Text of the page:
By Emile Menasché
Microphones are one of those things that nobody really notices until disaster strikes. Nothing says “fail” like playing to a crowd of people who’ve just shoved their fingers in their ears. Enter the Beyerdynamic TG I51, an affordable ($129 street price) and compact dynamic mic designed to withstand high sound pressure levels and offer high gain before feedback. At first glance, those qualities seem better suited to amps and percussion than to acoustic guitar. But another item on the feature list caught our attention: “Extremely fast transient response.” Could this mic give acoustic players the detail of a condenser with the toughness and feedback protection of a dynamic?
Small Size, Large Range
Physically, the TG I51 is short and stout—79.5 mm (around 3 1/8″) long with diameter of 44mm (just under 1-3/4″). The rugged housing contains the mic stand hardware, so you don’t have to worry about losing mic clips. The package just feels and looks professional. Like many dynamics, the TG I51 has a cardioid pickup pattern designed to reject ambient noise and deliver high gain before feedback, making it especially suited for close-miking in loud situations.
Close-miking an acoustic guitar, however, is different from miking drums or an amp. The spec sheet shows a wide—though not flat—frequency response topping out at 19kHz with a pronounced proximity effect affecting the bass range. With the mic 1 cm from the source, bass goes all the way down to 33Hz. From a meter away, that rises to 80 Hz—around the same frequency as a guitar’s low E string.
After a slight bump in the low-midrange, response is relatively flat before rising gently from about 1.5 kHz. After another bump at 5 kHz and peak at 10 kHz, response slopes down and doesn’t dip below 0 dB until 19kHz. That’s more than enough top end for acoustic guitar.
COVID-era restrictions on live performance meant I couldn’t demo the TG I51 onstage with actual people in the same room. Instead, I auditioned it with my recording rig and through a Crate 125D acoustic guitar amp turned up. I tried the mic on its own an in combination with pickups. As a dynamic mic, the TG I51 doesn’t need the phantom power (or batteries) required by condenser mics. I was therefore able to use the XLR mic input of my phantom-powerless Crate without needing an extra power supply or preamp.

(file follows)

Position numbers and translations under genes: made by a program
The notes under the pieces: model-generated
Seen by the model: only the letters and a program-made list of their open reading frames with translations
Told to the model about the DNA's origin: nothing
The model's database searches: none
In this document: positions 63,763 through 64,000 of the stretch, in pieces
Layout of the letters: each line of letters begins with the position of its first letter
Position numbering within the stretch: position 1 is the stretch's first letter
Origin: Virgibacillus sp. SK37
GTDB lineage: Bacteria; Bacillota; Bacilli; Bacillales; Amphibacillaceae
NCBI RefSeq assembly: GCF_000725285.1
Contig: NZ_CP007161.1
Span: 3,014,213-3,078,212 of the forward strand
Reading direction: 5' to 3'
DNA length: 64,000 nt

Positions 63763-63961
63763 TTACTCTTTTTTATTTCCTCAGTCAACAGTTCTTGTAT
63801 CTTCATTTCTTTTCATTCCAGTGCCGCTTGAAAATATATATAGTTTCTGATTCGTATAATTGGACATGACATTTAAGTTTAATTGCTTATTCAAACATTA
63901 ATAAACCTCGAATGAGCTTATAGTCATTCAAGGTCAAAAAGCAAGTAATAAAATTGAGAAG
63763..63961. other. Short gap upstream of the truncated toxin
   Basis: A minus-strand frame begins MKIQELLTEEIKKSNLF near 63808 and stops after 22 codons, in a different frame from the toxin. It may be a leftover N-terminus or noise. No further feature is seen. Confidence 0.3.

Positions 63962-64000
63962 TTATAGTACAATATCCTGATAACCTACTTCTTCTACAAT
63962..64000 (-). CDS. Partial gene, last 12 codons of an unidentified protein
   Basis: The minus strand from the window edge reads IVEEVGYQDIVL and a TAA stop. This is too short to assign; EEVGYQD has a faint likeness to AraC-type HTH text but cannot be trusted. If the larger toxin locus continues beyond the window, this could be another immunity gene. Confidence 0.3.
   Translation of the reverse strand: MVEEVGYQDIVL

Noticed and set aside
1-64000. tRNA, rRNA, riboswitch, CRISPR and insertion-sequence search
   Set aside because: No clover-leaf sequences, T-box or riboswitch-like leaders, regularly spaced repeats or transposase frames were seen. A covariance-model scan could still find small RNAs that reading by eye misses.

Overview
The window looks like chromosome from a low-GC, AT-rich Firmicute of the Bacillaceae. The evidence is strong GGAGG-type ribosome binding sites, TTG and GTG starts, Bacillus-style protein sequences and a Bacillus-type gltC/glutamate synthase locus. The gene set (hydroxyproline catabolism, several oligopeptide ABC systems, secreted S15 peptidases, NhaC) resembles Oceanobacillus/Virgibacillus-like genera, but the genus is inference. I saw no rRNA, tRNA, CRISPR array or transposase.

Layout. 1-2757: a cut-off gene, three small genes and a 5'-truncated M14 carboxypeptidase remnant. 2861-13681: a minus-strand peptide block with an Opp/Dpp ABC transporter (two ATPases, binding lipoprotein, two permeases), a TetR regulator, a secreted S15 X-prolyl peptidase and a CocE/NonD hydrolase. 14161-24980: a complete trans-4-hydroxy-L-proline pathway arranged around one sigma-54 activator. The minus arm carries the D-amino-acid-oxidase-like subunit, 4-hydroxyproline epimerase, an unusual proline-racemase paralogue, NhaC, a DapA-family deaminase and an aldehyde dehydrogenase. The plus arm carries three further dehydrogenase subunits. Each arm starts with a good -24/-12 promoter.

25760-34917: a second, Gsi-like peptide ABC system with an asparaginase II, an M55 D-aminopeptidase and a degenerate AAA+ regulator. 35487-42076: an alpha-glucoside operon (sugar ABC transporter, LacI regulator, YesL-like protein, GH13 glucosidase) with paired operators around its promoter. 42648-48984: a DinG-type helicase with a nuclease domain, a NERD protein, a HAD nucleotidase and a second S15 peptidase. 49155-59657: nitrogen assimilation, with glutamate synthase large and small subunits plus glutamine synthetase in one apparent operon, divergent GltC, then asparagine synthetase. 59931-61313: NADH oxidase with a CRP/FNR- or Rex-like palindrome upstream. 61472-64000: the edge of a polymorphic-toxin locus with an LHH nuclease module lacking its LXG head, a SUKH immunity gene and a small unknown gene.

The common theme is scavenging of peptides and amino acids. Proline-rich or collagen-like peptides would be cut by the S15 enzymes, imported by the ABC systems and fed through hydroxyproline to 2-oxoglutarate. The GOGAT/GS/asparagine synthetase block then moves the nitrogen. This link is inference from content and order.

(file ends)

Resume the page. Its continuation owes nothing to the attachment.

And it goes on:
The mic’s size makes positioning easy. That’s fortunate, because the TG I51’s extended low end means placement is extra important. Close-miking too near the soundhole produced a bottom-heavy tone. In a live setting, this could easily get the guitar’s top vibrating and produce resonant feedback. If your mixer or preamp has a bass cut switch or even a basic EQ, you can tailor the bass and still keep the mic tight to the source. I needed to be more cautious with the Crate’s barebones mic input. However, backing off just a few inches really helped the balance, allowing me to get a full tone from the low strings without shaking the floors.
That said, the low-end bump has does have an upside. Right-hand percussion on the guitar’s top produced an impressive kick drum effect. Unfortunately, I didn’t get to test the TG I51 on acoustic bass or baritone guitar, but I think it would excel.
While the bass response was sensitive to mic placement, the midrange was smooth at a number of mic positions. I especially liked the way it captured my nylon-string. It was warm and full with a strong attack. The upper frequency range is where the TG I51 really separates itself from most dynamic mics. It sounded crisp and detailed on the nylon string and airy on the steel string. The fast transient response let the detail come through on both single-note runs and chords.
While it performed well on its own, I found the TG I51 to be more effective in combination with a pickup. Even without EQ or other processing, all I had to do was adjust the respective gain levels to get a good blend between mic and pickup.
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Dynamic mics aren’t usually my first choice for recording solo acoustic guitar, but I’ve gotten good results using a dynamic for recording live with percussion. So while I wasn’t totally surprised at how well the TG I51 performed in the studio, I was impressed. Actually, the close-mic bass bump can be advantage in the studio since resonant feedback is less of an issue. You can always tame the bass during the mix.
Again, the mic/pickup combination was my favorite best option. I’d still pull out one or two high-end condensers for most situations, but TG I51 sounded great on hard percussive strumming, which can overload more delicate mics. It can also add body in tandem with a small diaphragm condenser.
The Bottom Line
The Beyerdynamic TG I51 is well-built, affordable, and has a very wide frequency response. For the acoustic guitarist, it has something to offer both on the stage and in the studio. If you specialize in acoustic music and need a main mic, this is probably not your best option. But if you also play electric guitar, bass, or percussion—or want to add some new tonal colors to your acoustic mic locker—this solid performer merits serious consideration. north-america.beyerdynamic.com